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The Warsaw Voice » Special Sections » June 17, 2010
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Less Market Regulation
June 17, 2010   
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Anna Streżyńska, head of the Office of Electronic Communications (UKE), talks to Andrzej Jonas and Andrzej Ratajczyk.

What is the target model for Poland’s telecommunications market? To what extent should this market be a regulated one?
I believe market models should stay the responsibility of economists, not public administration. The market will find its own optimal model. That is why we are phasing out regulatory measures as the market matures and works out its own mechanisms. Needless to say, we are not entirely satisfied with everything that has been going on, but that is because businesses operating on the free market are comparatively weak. So far no telecommunications giant has entered the Polish market with enough strength to turn the market around. By European standards, the companies operating in Poland are all mid-range players. Some of these companies have been doing just fine, while others need to merge to survive. The consolidation process is necessitated by the fact that the market is quite small, the demand is low, and in the long run it is impossible for a large number of companies to stay afloat all at the same time.

In the past couple of years, the Office of Electronic Communications has been making efforts to change the attitude of monopolies which went unpunished for a long time. You want to make them play fair in their dealings with the competition and consumers. These efforts have mostly focused on Telekomunikacja Polska. Have they have produced results?
I think they have. The managers of Telekomunikacja Polska have realized that if their company wants to remain a market leader in Poland and be what the shareholders and the public expect it to be, it has get to work rather than engage in pointless disputes with the regulatory authority. Telekomunikacja Polska made a deal with the Office of Electronic Communications in October last year that may finally put an end to the “regulatory war” which has been going on in Poland for years. Under the deal, Telekomunikacja Polska undertook to carry out the responsibilities which have been imposed on it by the regulator and refrain from any discriminatory practices against other telecommunications operators.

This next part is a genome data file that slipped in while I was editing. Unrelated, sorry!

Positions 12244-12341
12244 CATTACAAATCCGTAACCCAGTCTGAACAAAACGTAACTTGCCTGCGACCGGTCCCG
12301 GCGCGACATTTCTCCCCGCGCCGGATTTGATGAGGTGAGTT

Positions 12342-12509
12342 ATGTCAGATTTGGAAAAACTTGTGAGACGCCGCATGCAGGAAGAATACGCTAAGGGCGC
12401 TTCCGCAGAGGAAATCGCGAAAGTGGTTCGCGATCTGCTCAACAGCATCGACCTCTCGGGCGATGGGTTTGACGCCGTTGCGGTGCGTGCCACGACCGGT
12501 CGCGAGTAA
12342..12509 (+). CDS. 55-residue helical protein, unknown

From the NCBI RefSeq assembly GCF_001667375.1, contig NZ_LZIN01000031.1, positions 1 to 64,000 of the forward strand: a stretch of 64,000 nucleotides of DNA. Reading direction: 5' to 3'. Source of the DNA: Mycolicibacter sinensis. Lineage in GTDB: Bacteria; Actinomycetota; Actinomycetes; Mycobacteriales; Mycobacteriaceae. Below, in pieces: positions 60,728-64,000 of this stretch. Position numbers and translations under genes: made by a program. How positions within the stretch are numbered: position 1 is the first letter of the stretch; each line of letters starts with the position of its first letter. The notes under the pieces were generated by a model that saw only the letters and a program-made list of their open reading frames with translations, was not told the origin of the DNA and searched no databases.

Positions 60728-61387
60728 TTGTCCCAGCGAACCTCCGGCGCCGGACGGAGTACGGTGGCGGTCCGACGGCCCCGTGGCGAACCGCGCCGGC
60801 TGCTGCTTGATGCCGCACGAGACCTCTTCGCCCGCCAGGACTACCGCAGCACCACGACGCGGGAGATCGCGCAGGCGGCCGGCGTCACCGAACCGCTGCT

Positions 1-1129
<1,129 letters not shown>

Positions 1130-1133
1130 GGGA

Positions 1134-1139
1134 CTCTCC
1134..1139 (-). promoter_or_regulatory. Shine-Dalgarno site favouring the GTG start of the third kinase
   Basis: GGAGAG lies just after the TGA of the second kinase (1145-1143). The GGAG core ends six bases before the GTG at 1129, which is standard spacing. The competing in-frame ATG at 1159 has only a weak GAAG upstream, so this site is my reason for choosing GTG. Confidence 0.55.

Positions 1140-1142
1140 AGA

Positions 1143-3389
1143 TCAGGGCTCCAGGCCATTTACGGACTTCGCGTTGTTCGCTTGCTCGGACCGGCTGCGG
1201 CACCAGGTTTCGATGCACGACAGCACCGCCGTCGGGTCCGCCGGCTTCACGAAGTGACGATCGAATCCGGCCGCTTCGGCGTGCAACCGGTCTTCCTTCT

There is an investment angle to the deal as well because the corporation promised to create 1.2 million broadband connections over three years. If Telekomunikacja Polska [which is the dominant telecommunications operator in Poland] fails to deliver on its anti-discrimination commitments, it will face a split—its business could be divided into wholesale and retail parts.

The Office of Electronic communications is the regulatory authority for the telecommunications and postal services markets, and it also oversees radio frequency management and electromagnetic compatibility issues. Do your powers also extend to what can be called “green IT”—making sure that telecommunications infrastructure consumes less energy and is more environmentally friendly?
The only project that the Office of Electronic Communications deals with that could be classified as green IT are “intelligent” energy meters, but this project is being handled by the Energy Regulatory Office, while we are taking part in it only inasmuch as it applies to telecommunications. Other than that, we do not have any powers over things like certification or promotion of environmentally friendly telecommunications equipment.

Don’t you think that the powers of your office should include issues such as green IT?
We have already taken on many extra duties that do not come with any extra funds or jobs. On the other hand, Poland lacks a single authority to oversee such issues. In many other EU member states, Denmark for example, green IT issues are handled by the regulatory authority on the telecommunications market. But regulators in other countries have much broader powers than the Polish Office for Electronic Communications. Most European governments believe that the regulator’s powers should reflect the situation on the market. In other words, the regulatory authority should be interested in a number of new aspects, such as bringing together the media and telecommunications markets, and overseeing copyrights and multimedia content. The main reason why people use the internet, or even cell phones, these days is that they look for various kinds of multimedia content, such as news, information, educational materials and so on. It is this area that politicians and regulators are mostly focusing on nowadays.

What is the Polish telecommunications market still missing to be fully mature?
It’s all about money. On the one hand, the market lacks funds from sector investors and financial investors, while on the other, the market is characterized by low demand. Over 50 percent of the public still have no access to the internet and there are far fewer cell phone owners in Poland than in the most developed countries in Europe. Besides, telecommunications operators in Poland provide a smaller range of services; besides these services are still quite primitive. Since Poland has an outdated data transmission network, internet service providers offer slower data transfer. Cable TV networks are the only exception here. The growth of internet services is further hindered by the relatively poor quality of Polish online content and inadequate copyright regulations. For example, access to archival media resources is limited and new initiatives receive insufficient support and funding.
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